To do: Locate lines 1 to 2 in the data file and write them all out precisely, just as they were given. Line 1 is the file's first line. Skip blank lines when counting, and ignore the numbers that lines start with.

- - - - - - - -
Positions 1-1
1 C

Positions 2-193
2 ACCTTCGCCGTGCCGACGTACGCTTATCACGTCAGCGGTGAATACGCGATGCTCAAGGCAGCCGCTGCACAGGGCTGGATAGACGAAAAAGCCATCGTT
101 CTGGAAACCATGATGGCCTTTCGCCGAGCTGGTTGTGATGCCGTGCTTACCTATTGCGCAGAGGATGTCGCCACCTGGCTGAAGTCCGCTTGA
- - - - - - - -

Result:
Positions 1-1
1 C